Someone grilling on a pellet grill.
Photo: Traeger

Gas and charcoal grills have dominated the U.S. market for more than half a century. Gas delivers convenience, because it starts instantly, and lets your control heat by turning dials. Charcoal gives you more control, because you can build and shape any size fire to direct the heat, and the fuel imparts a smokier flavor.

What if there were a grill that proved even easier to use than gas—and also imparted a distinctly smoky flavor, reminiscent of foods painstakingly cooked for hours over stoked coals? That’s the promise of pellet grills.

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“Pellet grills have been around for more than 30 years, but you could only get them at specialty retailers, and you’d pay top dollar,” says Mark Allwood, CR’s market analyst for all the grills we test. “But they’ve made the shift from niche to mainstream, in part because grilling has surged in popularity in recent years.”

That means you’ll now find pellet grills at home centers like Lowe’s and Home Depot. And, Allwood says, they don’t always carry a premium price tag, with many models available for $500 or even less. Some pellet grills from premium brands like Traeger cross the $1,000 mark, particularly top-of-the-line models with built-in Bluetooth and WiFi capabilities.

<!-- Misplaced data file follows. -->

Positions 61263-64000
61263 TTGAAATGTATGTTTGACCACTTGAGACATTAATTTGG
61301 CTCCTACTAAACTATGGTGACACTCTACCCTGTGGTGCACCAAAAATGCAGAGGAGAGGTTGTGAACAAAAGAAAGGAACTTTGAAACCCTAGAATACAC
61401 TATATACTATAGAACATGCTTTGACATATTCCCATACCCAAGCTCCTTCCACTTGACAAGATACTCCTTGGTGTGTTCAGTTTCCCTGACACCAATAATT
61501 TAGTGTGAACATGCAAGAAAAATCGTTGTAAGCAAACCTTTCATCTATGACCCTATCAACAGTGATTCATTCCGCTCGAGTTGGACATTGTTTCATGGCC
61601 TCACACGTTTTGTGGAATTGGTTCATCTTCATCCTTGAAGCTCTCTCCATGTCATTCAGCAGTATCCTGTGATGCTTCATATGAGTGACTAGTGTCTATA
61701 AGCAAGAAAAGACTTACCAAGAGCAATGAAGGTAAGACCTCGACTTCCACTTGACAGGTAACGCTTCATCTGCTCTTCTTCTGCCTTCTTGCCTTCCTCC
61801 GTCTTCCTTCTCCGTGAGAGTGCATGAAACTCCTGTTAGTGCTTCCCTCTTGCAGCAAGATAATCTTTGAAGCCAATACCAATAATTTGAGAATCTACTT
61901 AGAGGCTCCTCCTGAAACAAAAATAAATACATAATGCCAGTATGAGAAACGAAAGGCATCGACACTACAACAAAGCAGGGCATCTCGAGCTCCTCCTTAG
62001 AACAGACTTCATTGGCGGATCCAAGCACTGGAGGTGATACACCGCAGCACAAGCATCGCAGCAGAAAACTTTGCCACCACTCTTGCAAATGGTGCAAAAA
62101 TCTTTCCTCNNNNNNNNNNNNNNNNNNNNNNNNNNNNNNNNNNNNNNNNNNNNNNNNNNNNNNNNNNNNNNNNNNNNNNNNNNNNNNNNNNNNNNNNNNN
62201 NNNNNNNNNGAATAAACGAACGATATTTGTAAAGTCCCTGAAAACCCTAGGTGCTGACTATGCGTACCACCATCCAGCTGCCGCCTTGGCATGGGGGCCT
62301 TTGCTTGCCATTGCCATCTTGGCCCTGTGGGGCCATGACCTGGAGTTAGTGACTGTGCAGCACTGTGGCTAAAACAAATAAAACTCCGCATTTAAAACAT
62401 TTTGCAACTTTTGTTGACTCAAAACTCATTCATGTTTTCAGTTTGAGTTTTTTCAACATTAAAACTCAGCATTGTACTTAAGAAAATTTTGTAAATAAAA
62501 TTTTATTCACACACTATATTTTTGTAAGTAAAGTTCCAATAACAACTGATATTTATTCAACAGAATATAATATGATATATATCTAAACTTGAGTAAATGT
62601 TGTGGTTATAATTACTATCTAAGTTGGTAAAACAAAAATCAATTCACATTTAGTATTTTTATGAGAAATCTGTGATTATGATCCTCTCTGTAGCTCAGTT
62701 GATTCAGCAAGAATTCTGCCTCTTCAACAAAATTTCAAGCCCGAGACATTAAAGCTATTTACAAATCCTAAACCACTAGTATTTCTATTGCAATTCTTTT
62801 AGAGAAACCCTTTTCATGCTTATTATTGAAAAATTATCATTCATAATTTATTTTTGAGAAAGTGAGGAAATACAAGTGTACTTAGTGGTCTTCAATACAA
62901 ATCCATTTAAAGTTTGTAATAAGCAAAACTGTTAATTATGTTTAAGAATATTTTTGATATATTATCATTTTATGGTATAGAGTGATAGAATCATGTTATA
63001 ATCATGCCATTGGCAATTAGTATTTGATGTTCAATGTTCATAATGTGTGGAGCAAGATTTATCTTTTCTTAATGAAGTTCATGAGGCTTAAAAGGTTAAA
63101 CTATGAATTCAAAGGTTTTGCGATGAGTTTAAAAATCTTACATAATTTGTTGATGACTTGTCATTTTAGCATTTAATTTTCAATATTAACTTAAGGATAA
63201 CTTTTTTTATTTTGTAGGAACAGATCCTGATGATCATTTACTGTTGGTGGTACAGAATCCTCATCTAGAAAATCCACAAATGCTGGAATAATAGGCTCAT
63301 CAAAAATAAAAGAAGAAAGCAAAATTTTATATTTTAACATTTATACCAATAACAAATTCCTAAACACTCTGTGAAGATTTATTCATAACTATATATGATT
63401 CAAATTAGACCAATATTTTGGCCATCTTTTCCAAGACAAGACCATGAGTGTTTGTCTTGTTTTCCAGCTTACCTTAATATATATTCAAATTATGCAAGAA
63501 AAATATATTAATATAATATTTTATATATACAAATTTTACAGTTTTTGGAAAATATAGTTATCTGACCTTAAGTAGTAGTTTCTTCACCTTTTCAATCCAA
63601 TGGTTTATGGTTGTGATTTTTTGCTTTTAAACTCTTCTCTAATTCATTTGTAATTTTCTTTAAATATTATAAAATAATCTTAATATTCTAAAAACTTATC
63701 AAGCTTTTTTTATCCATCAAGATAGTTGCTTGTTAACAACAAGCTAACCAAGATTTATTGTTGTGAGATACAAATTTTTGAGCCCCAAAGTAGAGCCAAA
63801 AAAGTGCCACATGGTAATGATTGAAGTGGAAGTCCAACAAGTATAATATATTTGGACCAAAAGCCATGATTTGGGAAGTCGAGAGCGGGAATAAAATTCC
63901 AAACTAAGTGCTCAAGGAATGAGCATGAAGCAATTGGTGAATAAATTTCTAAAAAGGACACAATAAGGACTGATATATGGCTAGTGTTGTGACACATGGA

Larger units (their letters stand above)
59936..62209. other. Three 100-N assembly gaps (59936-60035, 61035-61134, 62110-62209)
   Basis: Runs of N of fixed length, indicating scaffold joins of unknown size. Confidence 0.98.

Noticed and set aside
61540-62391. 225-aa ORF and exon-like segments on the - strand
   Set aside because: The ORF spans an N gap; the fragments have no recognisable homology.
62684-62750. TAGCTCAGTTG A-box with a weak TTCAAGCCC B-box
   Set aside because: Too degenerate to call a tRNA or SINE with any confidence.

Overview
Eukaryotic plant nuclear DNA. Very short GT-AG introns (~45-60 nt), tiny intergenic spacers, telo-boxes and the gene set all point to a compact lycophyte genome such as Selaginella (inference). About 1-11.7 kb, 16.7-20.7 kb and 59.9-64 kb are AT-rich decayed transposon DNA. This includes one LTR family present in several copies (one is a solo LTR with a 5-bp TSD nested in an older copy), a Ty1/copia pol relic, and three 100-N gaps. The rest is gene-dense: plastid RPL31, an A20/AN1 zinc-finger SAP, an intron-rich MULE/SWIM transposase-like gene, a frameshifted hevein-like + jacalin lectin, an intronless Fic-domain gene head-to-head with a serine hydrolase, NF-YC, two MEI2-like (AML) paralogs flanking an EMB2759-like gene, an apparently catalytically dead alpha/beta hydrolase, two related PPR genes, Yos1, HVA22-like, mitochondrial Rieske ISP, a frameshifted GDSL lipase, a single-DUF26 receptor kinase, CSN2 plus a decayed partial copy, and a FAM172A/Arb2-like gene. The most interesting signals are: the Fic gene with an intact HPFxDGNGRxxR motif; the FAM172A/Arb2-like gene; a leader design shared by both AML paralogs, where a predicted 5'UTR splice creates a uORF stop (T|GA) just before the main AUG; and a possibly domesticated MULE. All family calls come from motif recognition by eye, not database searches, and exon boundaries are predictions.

How a Pellet Grill Works

A pellet grill looks like a regular gas grill, with a metal hopper mounted to one side to house the wood pellets they burn as fuel. The resulting fire imparts a smoky taste, because the wood pellets are made from flavorful hardwood species like hickory, oak, pecan, and cherry. 

Today’s pellet grills feature an electronic thermostat with a digital display so that you can dial in a precise cooking temperature; the hopper automatically draws the appropriate amount of pellets into the firebox, where they're ignited. The grill holds the temperature steady, like an oven, adjusting the rate at which it burns pellets to maintain that set temperature.

To learn more about pellet grills, and other grill types, start with our grill buying guide. CR members can also jump right to our pellet grill ratings to see how specific models fared in our tough tests for evenness, indirect cooking, and temperature range.